Author Topic: Do we care about coronavirus anymore?  (Read 3518 times)

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Re: Do we care about coronavirus anymore?
« Reply #99 on: Sunday 20 December 20 21:49 GMT (UK) »
"Until the 1970s England had public hospitals paid for by local weekly penny contributions."
     I wondered if this was just a slip in typing the date?

I didn't explain myself properly.  Whilst doing my fam. history I've come across a few different 19th century government dictats concerning working conditions and also of requirements that had to be provided such as educations,  hospitals/health by local councils.

Ted Heath's government came into power in the 1970s and he wanted each area to have an extra hospital which would be equipped with the latest surgical equipment to met the needs of modern Britain.  This is when the NHS Trusts came into being.   I personally compare these NHS Trusts like somebody freezing to death;  the first things to close down are the fingers and toes, then he limbs other organs start o close down - in an effort to save the heart of the person.

The NHS Trusts have all been closing down original hospital buildings to save the one main hospital building that should have been in the centre of a number of hospitals dotted about the area.

.Here is an example of a small market town's hospital which was built with money collected from the local people.  You'll notice how many changes it has seen over the years.

https://www.nationalarchives.gov.uk/hospitalrecords/details.asp?id=1372

Trusts did not start under Heath, they were a much later creation 1990 to be precise with Foundation Trusts coming into being in 2004.

I started my 25 years in the NHS in 1974, at that time the hospital was managed by a Hospital Management Committee.  They were each semi autonomous but Governed by a Regional Authority.

In the North West there was Salford HMC, Lancaster HMC, Royal Albert HMC, Blackpool HMC etc all reporting to the North West Regional Health Authority, Gateway House Manchester.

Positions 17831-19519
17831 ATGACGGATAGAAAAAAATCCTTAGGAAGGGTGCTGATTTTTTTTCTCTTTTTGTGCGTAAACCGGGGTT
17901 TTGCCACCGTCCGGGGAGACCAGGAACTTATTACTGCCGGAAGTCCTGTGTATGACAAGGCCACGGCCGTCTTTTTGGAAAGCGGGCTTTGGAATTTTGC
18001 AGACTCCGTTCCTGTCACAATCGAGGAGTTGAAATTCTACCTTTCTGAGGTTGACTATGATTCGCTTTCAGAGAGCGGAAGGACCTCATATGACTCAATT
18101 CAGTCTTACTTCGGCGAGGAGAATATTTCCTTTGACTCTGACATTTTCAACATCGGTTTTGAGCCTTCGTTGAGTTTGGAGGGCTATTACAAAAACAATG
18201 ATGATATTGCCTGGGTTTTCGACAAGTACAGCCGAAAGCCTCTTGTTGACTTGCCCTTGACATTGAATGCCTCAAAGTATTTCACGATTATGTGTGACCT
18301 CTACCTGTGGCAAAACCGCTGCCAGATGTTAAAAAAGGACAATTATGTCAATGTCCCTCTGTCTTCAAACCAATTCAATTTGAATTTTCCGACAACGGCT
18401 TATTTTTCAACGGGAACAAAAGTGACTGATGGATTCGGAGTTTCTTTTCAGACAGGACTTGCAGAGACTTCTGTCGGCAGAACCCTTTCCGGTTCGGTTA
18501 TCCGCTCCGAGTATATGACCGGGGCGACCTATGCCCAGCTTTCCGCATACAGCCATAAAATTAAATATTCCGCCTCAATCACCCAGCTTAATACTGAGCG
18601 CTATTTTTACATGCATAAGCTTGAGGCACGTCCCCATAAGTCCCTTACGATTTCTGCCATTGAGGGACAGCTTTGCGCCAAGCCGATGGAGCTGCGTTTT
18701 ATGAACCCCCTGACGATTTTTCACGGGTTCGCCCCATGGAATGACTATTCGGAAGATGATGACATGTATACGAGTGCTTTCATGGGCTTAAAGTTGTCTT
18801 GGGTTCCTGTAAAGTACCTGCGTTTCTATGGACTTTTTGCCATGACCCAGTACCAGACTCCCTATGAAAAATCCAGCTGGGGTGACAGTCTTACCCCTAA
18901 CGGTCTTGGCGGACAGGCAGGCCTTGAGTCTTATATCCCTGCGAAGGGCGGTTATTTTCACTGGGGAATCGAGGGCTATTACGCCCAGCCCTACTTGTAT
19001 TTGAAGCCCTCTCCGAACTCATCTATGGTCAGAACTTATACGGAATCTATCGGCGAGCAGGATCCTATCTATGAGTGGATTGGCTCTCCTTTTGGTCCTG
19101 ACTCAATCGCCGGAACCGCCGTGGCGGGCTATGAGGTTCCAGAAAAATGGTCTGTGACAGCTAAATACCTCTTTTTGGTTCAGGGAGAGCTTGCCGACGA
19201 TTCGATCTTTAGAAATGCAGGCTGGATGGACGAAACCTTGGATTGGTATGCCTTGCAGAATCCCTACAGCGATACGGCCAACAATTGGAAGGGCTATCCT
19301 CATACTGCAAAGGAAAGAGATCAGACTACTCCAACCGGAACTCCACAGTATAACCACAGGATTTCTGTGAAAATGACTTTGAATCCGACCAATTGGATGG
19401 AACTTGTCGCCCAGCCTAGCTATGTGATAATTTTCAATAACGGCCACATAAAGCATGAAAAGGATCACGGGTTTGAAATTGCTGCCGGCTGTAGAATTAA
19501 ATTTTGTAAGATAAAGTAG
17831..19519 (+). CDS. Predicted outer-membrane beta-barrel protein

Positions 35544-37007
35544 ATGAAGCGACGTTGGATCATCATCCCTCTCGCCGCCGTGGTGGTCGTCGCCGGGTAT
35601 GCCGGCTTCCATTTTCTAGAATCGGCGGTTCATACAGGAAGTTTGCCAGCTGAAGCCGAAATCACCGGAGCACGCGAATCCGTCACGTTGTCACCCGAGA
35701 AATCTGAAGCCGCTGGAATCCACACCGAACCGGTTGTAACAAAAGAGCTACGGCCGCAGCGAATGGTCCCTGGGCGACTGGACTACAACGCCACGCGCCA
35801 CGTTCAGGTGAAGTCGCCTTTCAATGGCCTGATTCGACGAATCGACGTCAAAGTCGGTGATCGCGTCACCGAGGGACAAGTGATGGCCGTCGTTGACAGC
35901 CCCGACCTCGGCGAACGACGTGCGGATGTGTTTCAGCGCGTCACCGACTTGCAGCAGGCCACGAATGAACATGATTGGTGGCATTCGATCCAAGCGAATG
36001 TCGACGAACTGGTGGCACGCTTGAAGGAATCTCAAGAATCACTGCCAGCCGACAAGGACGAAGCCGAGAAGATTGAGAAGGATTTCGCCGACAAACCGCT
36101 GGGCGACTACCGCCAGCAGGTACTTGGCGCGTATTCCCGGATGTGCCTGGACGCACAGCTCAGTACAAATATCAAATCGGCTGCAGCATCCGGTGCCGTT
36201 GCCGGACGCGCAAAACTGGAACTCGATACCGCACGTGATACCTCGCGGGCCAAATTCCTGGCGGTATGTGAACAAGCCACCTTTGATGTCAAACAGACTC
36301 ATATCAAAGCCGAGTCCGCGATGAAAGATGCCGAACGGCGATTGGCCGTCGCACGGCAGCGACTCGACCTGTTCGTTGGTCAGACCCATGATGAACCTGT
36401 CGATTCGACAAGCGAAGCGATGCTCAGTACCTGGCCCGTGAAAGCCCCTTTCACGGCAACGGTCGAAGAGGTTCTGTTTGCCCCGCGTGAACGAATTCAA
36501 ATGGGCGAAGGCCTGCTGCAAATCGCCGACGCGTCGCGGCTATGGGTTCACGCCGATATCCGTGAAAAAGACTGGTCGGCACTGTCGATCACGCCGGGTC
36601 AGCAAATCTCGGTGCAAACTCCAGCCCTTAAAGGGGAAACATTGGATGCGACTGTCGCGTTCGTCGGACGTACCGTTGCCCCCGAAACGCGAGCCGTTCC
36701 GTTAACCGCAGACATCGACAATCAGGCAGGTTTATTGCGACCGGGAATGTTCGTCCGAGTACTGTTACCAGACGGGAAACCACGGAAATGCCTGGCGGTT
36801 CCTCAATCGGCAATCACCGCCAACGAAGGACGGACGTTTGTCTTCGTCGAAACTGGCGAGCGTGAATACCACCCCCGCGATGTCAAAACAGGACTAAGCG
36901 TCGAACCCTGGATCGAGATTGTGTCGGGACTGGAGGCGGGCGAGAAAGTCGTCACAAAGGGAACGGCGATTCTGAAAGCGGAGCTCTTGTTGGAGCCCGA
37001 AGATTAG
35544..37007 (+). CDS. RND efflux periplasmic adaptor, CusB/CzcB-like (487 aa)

Elsewhere in England the NHS was organised in the same manner.

The HMCs were reorganised and combined in the latter 70s into larger Authorities and in the case of Lancashire a new tier was introduced between the Town based Authorities and the Regional Health Authority.  Lancashire Area Health Authority were based in East Cliffe in Preston.  Similar restructuring took place throughout England.

Then came Thatcher and yet more faffing about with the NHS, the disbanding of the mid tier Authorities and the closing of Regional Health Authorities and the local management becoming more self sufficient and reporting directly to London.

The formation of Trusts in 1990 gave the local hospital supposedly more accountability but they also created the Primary Care Trusts which were a total waste of time as they were a bureaucratic nightmare to administer and these eventually were phased out and the staff were put under the CQC banner and they themselves are a nightmare of an organisation.  Imagine 50 people turning up at a hospital at the same time demanding that what they are doing takes priority over everything within the hospital, well that happens.  Yes they pick up on underperforming hospitals but they under perform because they manage themselves, there is no central Governance, each Trust creates and manages their own.

Moving on in 2004 Foundation Trusts came about and this meant they became isolated and financially, ethically and clinically self governing, well as much as London allows.  With Foundation Trusts came instructions from London that new builds had to what was a flawed Contract format resulting in excessive build costs and also the building of hospitals by private companies and the renting of the building at high rental costs for a minimum if 25 years of lease.

If you remember quite a few very large Companies went to the wall in the last 10 years as they over extended themselves in their NHS Contracts.

Now it is rampant privatisation of NHS services that is at the centre of all the Government interference.  Centralisation of specialist services is also playing its part with Consultants increasing only dealing with their own speciality and passing the buck on to A.N. Other and all the lack of cohesive treatment that that entails.

Where our Daughter works as a Nurse there is a seriously ill patient and her hospital no longer has the Consultants who deal with the medical condition this patient has and as they are to ill to be transported the family have been told to expect the worst.  How many ill patients are in this same situation?

To much Government messing around with our NHS, and I do not bkame the Tories, Blair and Brown were just as bad.

A certain Tory PM once gave the NHS  an extra 4 billion, what they failed to say was that two years prior they had taken out 6 billion and and it happened in 2014 the 4 billion would be swallowed up in inflation so the net result was zero change.  Trusts were all in a very delicate financial state except for senior management which bloomed in numbers each time a CEO changed.




Offline Rena

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Re: Do we care about coronavirus anymore?